Are you interested in shedding some unwanted holiday/pandemic weight? Interested in eating in a more heart-healthy, lower cholesterol way? Interested in eating a delicious, fresh-tasting, variety of foods?
Maybe the Mediterranean diet is for you!
Voted the best diet to follow for several years in a row in usnews.com, the Mediterranean diet is based on what the countries surrounding the Mediterranean Sea have been eating daily for generations: quantities of vegetables and fruits, beans and lentils, and whole grains. Also, of course, more seafood than meat or poultry, and delicious and heart-healthy olive oil. All flavoured up with a variety of spices, fresh herbs, and lemon or lime, depending on the country.
The Mediterranean diet pyramid was developed in the 1990’s by the Harvard School of Public Health and was based on the Seven Countries Study done in the 1950’s by American physiologist Ancel Keys.
Keys found that people in Crete tended to have lower incidences of coronary heart disease than people in other participating countries in the study, which fact he attributed to their traditional diet, the Mediterranean diet.
The Harvard School of Public Health studied Key’s findings and the diet of the people in that area and came up with the pyramid illustrated here. The pyramid gives an easy visual representation of what to aim for if you are following the Mediterranean diet: lots of fruits, vegetables, and grains at the bottom of the pyramid; slightly less fish and seafood; less poultry, eggs, cheese, and yogurt; and meats and sweets shown as being less often consumed, at the top of the pyramid.
Being physically active and eating with others are also included in the pyramid (not shown) as being an important part and a basis of living a healthy life. You can find more information on the pyramid and Keys’ study here.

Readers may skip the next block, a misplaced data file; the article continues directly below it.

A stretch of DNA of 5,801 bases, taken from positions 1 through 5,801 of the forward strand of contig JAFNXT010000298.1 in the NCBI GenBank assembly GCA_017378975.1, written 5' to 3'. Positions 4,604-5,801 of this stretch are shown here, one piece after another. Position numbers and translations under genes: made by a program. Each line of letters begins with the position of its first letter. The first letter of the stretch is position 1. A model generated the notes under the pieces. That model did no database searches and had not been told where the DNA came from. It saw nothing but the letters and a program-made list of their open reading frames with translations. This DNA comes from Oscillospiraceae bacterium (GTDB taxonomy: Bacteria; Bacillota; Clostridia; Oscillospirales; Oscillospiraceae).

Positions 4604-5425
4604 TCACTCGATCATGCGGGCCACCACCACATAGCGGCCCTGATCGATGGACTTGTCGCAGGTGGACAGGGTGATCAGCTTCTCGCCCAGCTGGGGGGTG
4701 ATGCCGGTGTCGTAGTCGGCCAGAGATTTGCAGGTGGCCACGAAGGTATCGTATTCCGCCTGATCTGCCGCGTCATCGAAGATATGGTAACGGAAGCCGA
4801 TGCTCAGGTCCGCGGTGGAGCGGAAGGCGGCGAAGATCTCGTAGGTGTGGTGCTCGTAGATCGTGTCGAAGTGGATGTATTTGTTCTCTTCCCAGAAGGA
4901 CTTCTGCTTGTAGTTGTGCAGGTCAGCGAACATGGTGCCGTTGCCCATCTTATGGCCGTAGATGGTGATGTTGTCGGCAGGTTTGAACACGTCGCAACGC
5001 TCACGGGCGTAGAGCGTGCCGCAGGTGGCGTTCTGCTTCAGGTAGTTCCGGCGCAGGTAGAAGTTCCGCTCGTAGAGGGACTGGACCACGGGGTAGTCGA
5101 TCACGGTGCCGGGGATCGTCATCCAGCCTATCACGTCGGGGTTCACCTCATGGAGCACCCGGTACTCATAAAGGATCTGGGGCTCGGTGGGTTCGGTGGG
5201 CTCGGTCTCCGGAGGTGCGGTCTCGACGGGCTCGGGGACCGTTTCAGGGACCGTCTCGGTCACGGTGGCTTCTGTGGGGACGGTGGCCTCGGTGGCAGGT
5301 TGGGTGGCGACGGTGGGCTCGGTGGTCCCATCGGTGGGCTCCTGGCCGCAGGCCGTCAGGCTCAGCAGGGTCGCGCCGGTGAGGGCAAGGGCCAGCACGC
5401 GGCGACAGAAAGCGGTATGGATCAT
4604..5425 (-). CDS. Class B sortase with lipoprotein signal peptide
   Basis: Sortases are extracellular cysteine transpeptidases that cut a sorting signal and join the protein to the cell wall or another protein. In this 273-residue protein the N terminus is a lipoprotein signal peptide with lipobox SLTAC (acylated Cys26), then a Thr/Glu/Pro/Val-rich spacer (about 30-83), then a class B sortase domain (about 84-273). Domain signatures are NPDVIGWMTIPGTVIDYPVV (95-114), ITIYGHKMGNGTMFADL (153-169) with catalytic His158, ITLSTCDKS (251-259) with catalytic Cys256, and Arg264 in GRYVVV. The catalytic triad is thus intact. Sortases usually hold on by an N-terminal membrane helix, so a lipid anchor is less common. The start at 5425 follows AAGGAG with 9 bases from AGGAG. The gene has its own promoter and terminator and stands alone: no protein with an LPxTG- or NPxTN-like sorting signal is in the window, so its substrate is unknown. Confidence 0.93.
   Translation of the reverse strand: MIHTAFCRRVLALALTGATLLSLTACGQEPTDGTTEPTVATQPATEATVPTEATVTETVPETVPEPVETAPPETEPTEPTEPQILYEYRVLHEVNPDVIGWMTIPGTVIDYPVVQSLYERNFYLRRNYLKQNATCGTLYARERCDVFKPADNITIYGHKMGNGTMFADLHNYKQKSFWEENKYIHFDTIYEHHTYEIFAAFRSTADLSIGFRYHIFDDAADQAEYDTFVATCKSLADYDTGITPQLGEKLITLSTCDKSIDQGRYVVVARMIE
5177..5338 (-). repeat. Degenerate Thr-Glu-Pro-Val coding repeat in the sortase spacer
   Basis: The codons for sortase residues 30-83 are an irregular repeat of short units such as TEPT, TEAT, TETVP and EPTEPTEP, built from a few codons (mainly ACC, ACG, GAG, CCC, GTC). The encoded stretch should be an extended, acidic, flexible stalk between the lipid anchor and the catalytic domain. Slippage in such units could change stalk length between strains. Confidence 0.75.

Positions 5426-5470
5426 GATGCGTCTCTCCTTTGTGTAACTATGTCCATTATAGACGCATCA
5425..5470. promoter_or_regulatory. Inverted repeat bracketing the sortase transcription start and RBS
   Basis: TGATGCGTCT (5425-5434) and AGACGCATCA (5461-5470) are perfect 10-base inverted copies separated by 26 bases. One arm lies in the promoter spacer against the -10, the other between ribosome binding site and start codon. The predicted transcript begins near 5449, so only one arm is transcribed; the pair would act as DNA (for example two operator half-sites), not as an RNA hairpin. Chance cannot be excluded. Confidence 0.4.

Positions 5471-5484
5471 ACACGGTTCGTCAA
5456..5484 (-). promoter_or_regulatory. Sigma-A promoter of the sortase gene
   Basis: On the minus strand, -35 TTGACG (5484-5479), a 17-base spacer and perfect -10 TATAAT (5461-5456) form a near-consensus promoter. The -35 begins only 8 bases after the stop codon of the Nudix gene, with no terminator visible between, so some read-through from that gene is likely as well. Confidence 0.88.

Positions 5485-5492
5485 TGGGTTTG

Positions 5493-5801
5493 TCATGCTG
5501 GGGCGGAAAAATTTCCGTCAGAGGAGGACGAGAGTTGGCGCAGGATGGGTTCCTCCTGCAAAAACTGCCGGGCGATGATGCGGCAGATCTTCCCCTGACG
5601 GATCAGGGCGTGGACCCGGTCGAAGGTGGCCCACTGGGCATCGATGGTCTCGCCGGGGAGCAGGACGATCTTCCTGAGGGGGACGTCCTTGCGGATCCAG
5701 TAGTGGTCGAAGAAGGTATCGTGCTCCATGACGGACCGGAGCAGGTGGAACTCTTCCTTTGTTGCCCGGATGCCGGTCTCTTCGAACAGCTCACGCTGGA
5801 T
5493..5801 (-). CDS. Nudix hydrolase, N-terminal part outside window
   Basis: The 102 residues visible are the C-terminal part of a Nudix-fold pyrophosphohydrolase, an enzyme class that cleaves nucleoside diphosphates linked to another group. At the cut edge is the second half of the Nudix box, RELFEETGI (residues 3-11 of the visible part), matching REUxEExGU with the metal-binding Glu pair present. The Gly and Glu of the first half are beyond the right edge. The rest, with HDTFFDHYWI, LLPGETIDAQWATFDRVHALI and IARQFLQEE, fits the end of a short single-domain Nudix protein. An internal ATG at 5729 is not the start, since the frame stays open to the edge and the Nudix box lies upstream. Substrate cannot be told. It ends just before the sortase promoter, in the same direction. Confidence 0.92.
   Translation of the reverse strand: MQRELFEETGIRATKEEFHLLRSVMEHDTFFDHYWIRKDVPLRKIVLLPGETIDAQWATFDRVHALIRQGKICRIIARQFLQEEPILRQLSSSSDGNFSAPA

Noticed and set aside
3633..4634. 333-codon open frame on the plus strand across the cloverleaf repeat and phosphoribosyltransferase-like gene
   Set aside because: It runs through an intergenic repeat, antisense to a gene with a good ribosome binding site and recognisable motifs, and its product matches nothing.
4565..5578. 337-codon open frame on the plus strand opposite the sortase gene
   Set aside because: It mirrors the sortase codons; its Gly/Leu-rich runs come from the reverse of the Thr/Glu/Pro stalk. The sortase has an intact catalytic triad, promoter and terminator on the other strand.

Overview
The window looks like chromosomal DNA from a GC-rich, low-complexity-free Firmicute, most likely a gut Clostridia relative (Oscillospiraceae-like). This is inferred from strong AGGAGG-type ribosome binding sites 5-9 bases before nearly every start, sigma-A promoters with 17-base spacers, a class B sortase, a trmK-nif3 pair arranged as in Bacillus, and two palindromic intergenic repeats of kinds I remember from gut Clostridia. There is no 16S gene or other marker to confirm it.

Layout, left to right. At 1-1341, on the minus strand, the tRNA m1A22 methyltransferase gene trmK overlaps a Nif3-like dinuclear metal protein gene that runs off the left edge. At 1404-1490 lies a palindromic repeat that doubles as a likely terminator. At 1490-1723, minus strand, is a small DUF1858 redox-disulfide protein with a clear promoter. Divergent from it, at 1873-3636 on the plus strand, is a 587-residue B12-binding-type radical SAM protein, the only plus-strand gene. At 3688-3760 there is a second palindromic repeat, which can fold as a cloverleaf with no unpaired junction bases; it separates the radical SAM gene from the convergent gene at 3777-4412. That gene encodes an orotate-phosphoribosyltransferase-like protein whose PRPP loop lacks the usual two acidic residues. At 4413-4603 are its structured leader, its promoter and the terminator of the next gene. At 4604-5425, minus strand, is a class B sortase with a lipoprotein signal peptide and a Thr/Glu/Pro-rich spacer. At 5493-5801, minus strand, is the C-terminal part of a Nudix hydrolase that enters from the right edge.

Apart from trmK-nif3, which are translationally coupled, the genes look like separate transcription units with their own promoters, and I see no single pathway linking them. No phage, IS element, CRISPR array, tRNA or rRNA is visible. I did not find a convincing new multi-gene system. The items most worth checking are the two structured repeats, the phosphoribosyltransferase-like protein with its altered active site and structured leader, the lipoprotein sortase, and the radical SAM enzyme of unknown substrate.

The Mediterranean diet has become more and more popular in North America as doctors and others discover its benefits and its deliciousness. It is easy to follow, even all year round here as we have access to canned and frozen goods as well as imported fruits and veggies from all over the world.
Some delicious examples of Mediterranean diet foods are: chicken cacciatore, minestrone soup, grilled chicken with veggies, and poached salmon with lemon and herbs.
You can find Mediterranean diet recipes and cookbooks all over the Internet and in bookstores. A great website with many easy recipes to get you started is https://www.themediterraneandish.com/best-mediterranean-diet-recipes/.
America’s Test Kitchen also has The Complete Mediterranean Cookbook with 500 tested recipes in all of the food groups the diet emphasizes. This book is great for slightly more time-consuming recipes with an authentic Mediterranean flair, although there are still some simpler recipes in it and certainly some that could be modified to be quicker and easier.
Why not research some Mediterranean recipes, go to your local market for fresh ingredients, and whip up a mouth-watering Mediterranean dinner today? Your health and heart will thank you!